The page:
I think of a river of color dripping through the levels of the ceiling when I study this photo.  I think that I should do some prism shopping on this trip to hang a light catcher in my southern window.

Monday, February 09, 2015

Snow Birding

My husband holds off as long as he can before he becomes adamant that we will visit his homeland for at least a few weeks.  He squeezes in a few "meetings" on the trip but the rest of the time is canoeing and fishing down there.  I pull him away for a nice restaurant or two, maybe a museum and most certainly a nature preserve where we tiptoe among the alligators.  Are we not the boring old folks I swore I would never become?  We could fit nicely into one of those pharmaceutical ads...the ones about blood pressure or constipation, not the ones about sex.  Yes, it is Florida once again.  No, I am not excited.  I am jaded and our weather here has been mild enough that I do not have cabin fever.  Since we will be driving down with one of the canoes tied precariously to the top of his big car the drive must be carefully done.  We will stop at a few places along the way, where he allows me my photography jaunts.

I will be taking my laptop and maybe find time for posting.  Nothing creates a death knell for a tedious blog more than not posting fairly often!  I will try to find something more interesting to post about than beach sunsets and water birds and retirement living in the South, but there are no guarantees.  (I would rather be in the wild west, but that is just me.) I will also write some posts ahead to go live while we are on the road.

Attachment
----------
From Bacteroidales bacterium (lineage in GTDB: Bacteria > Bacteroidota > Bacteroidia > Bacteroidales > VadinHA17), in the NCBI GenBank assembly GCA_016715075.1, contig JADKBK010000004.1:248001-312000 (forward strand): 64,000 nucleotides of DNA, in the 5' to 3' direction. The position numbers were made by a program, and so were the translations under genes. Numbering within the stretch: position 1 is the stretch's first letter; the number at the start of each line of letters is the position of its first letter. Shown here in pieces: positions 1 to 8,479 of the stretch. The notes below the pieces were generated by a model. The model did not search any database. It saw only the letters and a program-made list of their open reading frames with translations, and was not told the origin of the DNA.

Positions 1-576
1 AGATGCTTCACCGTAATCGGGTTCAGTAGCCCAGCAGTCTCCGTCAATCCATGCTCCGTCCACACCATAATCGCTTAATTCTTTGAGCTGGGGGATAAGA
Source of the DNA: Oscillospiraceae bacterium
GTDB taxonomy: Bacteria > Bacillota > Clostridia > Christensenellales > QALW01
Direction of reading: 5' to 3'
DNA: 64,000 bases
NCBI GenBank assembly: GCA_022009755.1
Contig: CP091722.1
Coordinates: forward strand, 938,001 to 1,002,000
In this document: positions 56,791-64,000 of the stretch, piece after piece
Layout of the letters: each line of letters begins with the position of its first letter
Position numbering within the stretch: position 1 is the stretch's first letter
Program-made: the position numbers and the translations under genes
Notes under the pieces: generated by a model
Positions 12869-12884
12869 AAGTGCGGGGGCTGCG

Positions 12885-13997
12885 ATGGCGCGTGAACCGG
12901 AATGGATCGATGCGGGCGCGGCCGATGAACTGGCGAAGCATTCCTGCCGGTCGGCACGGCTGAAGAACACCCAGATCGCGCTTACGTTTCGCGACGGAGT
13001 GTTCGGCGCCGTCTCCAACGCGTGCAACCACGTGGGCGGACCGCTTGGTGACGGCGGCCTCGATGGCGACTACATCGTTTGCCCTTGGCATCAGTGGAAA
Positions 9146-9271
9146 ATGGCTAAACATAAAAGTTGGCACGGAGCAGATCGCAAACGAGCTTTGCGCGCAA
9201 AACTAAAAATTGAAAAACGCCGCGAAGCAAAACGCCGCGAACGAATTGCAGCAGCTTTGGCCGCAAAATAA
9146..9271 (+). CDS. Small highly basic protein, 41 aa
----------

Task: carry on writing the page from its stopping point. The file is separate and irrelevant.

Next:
Please keep an eye on the house and house plants while we are gone.  These have been narrowed way down over the years.  No pets, with good reason, as we travel far too often for far too long for that kind of responsibility.

Friday, February 06, 2015

The Courtyard

Once again a series of photo edits since I am stuck indoors.  This is a photo of the courtyard of that Freer Gallery that I keep visiting this month.  I take photos of the architecture while I get inspired by the actual art inside.

It was a cold and rainy day and the doors to the interior courtyard were not open from the hallways of the gallery, so I took this misty and gloomy picture anyway through a rather muggy window.  When I got home I decided the photo needed some definition and contrast to catch the eye.

Then I decided that the photo needed more color and a warmer mood on such a cold day and changed to the photo below.

And at the very last I decided the photo needed to be more in the form of art due to its location.

Makes me wish I had followed those two art courses I took long ago and actually developed a real skill.

Wednesday, February 04, 2015


I was going to post something about eating here, but then I found the context more appropriate to my other blog. So you can go there once you have taken your eyes from my most magnificent grandson studying his raspberry filled cookie.

Monday, February 02, 2015

Since You Asked

One (or more) of my blog friends was wondering why I could not post photos of works of art that I had seen in my museum tour on the last weekend.  I, perhaps, phrased this poorly.  It is a matter of not being able to render the actual beauty of any work of art by just taking a photo.  The art oozes its charm or shock or nostalgia with the surroundings of the room in which it was placed and with the specific lighting and even the atmosphere such as the quiet clean sound of a gallery.  I must also take the photo without flash, which sometimes works and sometimes does not, since I do not drag a tripod through the gallery, even if they would let me!